Similarly, the concern of the Letter of James is the moral obligation of the faithful. It is essential that all Christians allow the word of God, received at baptism, to take root in them, and to motivate and guide their activity.  Faith, for the sacred author, has a necessarily practical dimension. Simply to listen to the word of God, and not let it transform our values and conduct, is to deceive ourselves. Caring for widows and orphans, however, is the way genuine disciples of Christ show their faith.  Today, we can add to the list of those most vulnerable: the aged, the unborn, the mentally and emotionally challenged, victims of crime or violence, and those persons presumed to be defective, and so, undeserving of protection.

Finally, we come to the passage from the Gospel of Mark, wherein Jesus castigates his opponents, the Pharisees and the lawyers. This section was written for an audience unfamiliar with the regulations governing Jewish ritual purity. The Pharisees attempt to portray Jesus as having contempt for the Law. When we consider his reply against the whole of the NT, however, we realize that Jesus is not undermining the Mosaic Law.  On the contrary, he is the fulfillment of the law, the very embodiment of divine revelation to humanity, as well as the radical human response to the will of God. What is it, then, to which Jesus objects?  Some of the verses omitted in this passage shed light on the matter. Our Lord mentions a practice by which his opponents justify withholding financial support from parents, even though the Law clearly requires individuals to honor father and mother.  Jesus points out the contradiction by which people, claiming to obey the Law, actually violate it. He exposes the hypocrisy of his rivals with regard to the very thing on which they pride themselves, namely, fidelity to the Law.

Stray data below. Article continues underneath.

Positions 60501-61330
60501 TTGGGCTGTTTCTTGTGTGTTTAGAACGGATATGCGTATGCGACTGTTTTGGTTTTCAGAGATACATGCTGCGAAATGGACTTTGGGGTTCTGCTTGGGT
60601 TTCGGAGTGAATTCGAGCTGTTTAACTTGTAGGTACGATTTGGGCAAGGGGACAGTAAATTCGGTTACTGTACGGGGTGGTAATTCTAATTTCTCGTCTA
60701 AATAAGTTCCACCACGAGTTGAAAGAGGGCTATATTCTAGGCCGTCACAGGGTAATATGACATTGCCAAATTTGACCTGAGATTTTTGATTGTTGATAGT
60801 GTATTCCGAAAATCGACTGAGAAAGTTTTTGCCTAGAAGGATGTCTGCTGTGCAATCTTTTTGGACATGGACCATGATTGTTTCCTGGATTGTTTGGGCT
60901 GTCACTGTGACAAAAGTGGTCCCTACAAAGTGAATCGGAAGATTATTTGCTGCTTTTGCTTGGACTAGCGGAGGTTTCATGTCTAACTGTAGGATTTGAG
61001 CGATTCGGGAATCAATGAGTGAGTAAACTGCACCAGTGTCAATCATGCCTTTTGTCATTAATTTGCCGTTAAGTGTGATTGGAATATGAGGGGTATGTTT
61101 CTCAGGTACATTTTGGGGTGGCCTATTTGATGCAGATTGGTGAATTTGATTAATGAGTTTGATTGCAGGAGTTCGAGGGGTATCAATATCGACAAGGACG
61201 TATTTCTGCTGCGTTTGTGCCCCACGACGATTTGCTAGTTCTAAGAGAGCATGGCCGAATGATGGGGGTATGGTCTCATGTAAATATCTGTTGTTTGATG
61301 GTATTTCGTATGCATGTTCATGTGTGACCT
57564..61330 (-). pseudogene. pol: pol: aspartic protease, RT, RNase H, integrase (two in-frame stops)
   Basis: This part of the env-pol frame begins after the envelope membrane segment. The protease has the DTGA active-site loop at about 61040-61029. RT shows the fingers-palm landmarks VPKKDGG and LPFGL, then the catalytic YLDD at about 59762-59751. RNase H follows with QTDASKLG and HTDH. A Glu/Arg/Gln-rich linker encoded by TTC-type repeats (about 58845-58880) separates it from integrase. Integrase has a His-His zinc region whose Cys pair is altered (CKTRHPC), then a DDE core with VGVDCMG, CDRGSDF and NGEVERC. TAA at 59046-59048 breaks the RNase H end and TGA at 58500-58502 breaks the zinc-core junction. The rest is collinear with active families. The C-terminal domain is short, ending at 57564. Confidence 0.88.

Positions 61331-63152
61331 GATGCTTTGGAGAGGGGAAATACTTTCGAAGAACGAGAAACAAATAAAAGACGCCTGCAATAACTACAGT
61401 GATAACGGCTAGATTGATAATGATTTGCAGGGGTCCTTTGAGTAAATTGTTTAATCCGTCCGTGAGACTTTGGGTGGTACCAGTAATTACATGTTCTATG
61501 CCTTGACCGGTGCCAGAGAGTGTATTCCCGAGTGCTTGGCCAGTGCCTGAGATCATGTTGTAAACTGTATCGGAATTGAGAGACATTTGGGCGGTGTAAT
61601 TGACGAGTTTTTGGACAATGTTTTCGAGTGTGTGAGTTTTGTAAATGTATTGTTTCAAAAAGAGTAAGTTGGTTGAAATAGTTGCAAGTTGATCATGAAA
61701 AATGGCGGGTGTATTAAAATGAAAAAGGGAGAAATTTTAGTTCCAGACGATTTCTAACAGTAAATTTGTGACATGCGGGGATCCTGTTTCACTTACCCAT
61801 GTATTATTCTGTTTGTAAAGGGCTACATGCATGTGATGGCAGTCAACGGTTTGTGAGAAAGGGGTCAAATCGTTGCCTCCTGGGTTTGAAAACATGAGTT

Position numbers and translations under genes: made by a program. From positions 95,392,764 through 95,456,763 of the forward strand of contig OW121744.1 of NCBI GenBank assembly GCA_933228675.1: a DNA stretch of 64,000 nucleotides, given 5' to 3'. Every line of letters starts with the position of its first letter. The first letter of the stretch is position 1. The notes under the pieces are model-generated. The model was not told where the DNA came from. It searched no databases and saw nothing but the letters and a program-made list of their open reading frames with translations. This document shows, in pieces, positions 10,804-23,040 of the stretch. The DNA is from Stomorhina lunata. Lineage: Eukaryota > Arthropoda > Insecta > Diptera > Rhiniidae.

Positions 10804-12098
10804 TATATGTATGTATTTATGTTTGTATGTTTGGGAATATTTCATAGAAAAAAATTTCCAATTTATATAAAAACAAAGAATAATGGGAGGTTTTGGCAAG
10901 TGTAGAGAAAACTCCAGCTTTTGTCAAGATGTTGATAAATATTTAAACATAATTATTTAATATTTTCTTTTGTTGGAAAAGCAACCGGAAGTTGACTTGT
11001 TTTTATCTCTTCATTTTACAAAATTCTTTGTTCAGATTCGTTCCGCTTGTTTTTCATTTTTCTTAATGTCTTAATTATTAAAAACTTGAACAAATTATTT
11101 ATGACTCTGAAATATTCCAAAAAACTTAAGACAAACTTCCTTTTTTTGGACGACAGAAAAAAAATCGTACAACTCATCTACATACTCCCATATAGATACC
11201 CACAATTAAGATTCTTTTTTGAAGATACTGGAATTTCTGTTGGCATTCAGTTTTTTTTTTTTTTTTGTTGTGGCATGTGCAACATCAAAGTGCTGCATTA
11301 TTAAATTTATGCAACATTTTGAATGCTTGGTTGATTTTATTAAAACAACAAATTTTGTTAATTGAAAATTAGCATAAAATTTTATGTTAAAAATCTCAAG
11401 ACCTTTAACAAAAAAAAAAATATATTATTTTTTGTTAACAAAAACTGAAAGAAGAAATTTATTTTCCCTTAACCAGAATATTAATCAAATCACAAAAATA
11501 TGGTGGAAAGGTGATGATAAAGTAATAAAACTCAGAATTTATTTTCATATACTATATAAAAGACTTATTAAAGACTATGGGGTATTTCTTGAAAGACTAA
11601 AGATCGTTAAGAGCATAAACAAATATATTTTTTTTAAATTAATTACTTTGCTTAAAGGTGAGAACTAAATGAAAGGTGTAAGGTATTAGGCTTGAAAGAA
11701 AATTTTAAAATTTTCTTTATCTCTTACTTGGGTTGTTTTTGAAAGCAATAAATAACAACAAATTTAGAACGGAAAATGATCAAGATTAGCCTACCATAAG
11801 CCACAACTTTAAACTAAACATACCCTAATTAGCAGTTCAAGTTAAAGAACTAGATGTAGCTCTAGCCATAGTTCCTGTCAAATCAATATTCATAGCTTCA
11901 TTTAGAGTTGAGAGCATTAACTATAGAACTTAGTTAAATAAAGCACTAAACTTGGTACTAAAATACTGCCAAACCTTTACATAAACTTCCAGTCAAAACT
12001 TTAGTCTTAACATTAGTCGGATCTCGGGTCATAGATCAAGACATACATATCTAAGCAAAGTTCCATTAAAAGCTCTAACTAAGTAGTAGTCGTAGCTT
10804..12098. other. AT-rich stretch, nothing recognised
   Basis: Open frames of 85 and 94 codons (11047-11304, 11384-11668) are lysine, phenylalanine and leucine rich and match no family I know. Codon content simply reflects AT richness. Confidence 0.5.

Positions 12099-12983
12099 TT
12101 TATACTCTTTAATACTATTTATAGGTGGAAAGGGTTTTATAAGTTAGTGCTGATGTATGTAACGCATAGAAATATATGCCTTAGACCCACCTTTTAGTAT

Today, the Church asks us to consider prayerfully our attitude toward God and neighbor in whatever task we undertake. Catholics have a responsibility to prepare a world more receptive to the Kingdom of Heaven. It seems particularly appropriate, then, to make our own the Catholic prayer that traditionally opens every classroom lesson and public gathering. It reads: “Direct our actions, we beseech Thee, O Lord, by Thy inspiration, and further them with Thy continual help, that every prayer and work of ours may begin always from Thee, and through Thee, likewise be ended. Amen.”

Fr. Timothy Shea Valentine About Fr. Timothy Shea Valentine

Father Timothy Shea Valentine is a parish priest from the Diocese of Rockville Centre on Long Island. Fr. Valentine holds a Ph.D. in philosophy from Columbia University, and has taught high school through doctoral level students. His great honor was to serve as an Army Chaplain during two deployments to Iraq.